Did you have any apprehensions about approaching people to be part of your film and how much did their contributions change or influence the outcome of the film?


As you can imagine, trying to approach people to be in a film about their sexual lives is always complicated, and lots of people I contacted were not comfortable with it for all kinds of legitimate reasons. Sex is still such a taboo topic in our cultures despite the fact that, in some ways, mainstream culture is so heavily sexualised. Then if you add conversations about drugs to conversations about sex, you can imagine the legitimate fears people will have to be caught talking about those on camera. Of course, as this is part of an academic research project, we had to go through all the usual processes for ethics clearance and to put in place ways in which people could still have control over what was recorded and even the ability to request that some of the footage be deleted later. This is both fair and ethical. We ended up with a small group of guys (also, in part, due to challenges of trying to make a film as COVID-19 was growing all over) who were passionate, open, and articulate about their sex lives. And who also didn’t take themselves too seriously, so that we could explore different affective registers throughout the film. And they were absolutely fundamental to shaping the film. We had no clear plan whatsoever when we started, apart from wanting the film to be led by the participants, rather than by our own ideas. Rob's experience in ethnographic filmmaking and visual anthropology really was fundamental to ensure we would build the film from where people were as much as we could. And Rufai’s cinematography and Liz’s editing, as well as Liam’s music, also provided a toolbox of tones, atmospheres, and effects that we then used to bring up some of the dimensions of the participants’ stories. But it was all led by them: we sat for hours in their homes chatting about their lives before we even started filming. We cooked and ate together, played music, shared personal stories with one another, and that all gave us a broad storyboard of themes that we then used to shape the filmed conversations and scenes. I would like to think that the film was as much made by the crew as it was made by the participants, which is one of the reasons why you’ll be able to see the crew within the shot, sometimes laughing with them and setting scenes up—because we wanted to be present alongside them and not hide ourselves from the viewers.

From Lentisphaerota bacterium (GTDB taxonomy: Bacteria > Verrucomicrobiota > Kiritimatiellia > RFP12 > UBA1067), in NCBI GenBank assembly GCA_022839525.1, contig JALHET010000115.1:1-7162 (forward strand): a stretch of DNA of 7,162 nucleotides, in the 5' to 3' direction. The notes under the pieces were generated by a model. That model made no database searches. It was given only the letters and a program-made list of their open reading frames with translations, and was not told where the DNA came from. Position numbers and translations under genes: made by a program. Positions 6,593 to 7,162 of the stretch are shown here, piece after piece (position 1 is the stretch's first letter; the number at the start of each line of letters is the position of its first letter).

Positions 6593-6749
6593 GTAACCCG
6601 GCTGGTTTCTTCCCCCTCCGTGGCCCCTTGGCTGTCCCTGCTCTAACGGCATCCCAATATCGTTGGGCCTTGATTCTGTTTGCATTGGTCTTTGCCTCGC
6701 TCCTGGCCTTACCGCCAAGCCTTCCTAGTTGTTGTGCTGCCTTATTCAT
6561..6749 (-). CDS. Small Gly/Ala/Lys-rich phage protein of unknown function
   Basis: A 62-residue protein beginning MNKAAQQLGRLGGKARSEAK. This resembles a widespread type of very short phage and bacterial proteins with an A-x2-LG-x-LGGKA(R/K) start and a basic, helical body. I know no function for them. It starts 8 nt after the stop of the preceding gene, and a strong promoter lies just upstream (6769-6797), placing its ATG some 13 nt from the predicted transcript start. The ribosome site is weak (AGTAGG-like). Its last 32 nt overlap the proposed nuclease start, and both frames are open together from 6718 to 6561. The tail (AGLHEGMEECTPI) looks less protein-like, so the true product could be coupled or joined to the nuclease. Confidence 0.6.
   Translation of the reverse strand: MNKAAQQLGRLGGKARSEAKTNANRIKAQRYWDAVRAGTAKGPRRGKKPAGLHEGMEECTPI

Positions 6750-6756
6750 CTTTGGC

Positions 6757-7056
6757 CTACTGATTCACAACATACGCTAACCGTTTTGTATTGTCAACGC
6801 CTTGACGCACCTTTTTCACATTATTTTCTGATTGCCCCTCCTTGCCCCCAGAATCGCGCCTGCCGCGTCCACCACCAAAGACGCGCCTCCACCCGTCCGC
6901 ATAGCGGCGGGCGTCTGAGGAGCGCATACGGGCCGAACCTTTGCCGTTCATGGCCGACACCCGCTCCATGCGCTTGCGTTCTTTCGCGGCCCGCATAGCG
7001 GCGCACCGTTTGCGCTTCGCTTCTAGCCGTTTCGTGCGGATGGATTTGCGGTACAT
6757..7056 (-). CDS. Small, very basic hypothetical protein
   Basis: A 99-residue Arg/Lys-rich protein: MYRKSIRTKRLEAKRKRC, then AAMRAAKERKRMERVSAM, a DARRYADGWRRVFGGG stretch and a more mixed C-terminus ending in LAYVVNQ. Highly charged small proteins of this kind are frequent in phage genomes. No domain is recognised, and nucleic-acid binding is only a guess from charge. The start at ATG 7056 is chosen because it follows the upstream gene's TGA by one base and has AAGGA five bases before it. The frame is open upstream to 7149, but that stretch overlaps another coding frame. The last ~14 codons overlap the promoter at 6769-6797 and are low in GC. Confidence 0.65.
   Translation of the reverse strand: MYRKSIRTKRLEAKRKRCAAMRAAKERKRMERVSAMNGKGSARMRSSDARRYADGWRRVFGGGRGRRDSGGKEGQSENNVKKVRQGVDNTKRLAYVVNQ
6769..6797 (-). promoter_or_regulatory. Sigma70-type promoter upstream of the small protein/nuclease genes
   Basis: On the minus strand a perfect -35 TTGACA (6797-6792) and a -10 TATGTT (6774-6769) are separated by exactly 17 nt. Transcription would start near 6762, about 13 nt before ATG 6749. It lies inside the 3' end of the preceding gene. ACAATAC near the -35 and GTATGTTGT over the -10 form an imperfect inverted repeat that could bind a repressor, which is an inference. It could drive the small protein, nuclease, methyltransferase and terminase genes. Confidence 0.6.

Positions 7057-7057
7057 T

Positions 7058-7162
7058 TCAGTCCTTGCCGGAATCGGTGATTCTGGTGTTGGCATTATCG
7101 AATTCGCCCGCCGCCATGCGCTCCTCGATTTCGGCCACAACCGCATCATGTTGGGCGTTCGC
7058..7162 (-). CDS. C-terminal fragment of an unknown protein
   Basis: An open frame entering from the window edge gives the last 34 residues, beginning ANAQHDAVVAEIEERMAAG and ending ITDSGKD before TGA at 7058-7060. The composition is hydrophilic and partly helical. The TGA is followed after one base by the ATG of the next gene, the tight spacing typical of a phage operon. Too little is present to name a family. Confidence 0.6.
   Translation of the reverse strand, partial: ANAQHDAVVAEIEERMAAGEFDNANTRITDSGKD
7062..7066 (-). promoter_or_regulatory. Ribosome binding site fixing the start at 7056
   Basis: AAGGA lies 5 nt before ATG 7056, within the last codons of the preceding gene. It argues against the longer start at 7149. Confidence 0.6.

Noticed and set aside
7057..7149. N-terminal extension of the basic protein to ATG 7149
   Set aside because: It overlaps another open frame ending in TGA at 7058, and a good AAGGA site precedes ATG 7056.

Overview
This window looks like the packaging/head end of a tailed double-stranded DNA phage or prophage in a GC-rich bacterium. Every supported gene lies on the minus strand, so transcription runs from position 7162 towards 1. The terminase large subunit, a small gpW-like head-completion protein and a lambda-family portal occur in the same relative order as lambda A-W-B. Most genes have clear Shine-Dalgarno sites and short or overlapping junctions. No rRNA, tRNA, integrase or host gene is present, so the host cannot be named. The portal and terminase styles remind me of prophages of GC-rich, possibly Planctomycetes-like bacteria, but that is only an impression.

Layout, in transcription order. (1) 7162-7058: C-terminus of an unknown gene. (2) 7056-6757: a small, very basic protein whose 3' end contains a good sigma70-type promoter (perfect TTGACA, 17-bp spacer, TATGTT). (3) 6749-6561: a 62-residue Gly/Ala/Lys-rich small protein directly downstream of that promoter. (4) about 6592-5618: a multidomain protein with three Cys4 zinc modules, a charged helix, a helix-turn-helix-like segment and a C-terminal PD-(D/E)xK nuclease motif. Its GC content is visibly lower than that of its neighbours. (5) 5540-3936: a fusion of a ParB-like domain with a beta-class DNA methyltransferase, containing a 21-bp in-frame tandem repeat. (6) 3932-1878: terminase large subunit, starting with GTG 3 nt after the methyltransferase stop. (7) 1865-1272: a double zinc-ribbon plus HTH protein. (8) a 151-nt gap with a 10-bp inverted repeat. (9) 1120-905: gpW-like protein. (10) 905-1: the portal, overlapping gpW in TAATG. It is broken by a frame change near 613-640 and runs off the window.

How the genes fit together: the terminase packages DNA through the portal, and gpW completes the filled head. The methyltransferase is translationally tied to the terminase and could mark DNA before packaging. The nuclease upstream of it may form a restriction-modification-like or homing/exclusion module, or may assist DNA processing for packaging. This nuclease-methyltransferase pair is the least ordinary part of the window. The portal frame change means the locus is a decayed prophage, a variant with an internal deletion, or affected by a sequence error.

As a producer what are some of the challenges you face when working on a film like Oink!?

I’m an academic, so producing a film was a really new experience for me. It was also a really enriching one. One of the challenges was that, as you can imagine, as an academic in the arts and humanities, I’m mostly used to working alone and doing my thing. So there was the challenge of collaborating and of letting go of something that was somehow my baby. But that was as much a challenge as it was an opportunity to bring in other voices and other research and thinking processes to bear on the things I had been thinking about. Ultimately it was a really joyful experience in which I learned a lot. Another challenge, obviously, had to do with safeguarding and caring for the people involved, whether behind or in front of the camera—a duty of care I felt I had to all of them, especially considering the “touchy” nature of the topic. Then there were bureaucratic challenges of trying to get out of the box and produce a film as an academic and from within an academic institution. That was hard and I encountered bureaucratic and financial procedures that I didn’t even know existed. But, again, that was another way in which I got to learn a lot and to take all that into the future to apply to other similar opportunities that may come up.  

You made Oink! with Rob Eagle and Liz Rosenfield how important is the collaborative nature of filmmaking when working on a documentary like Oink!?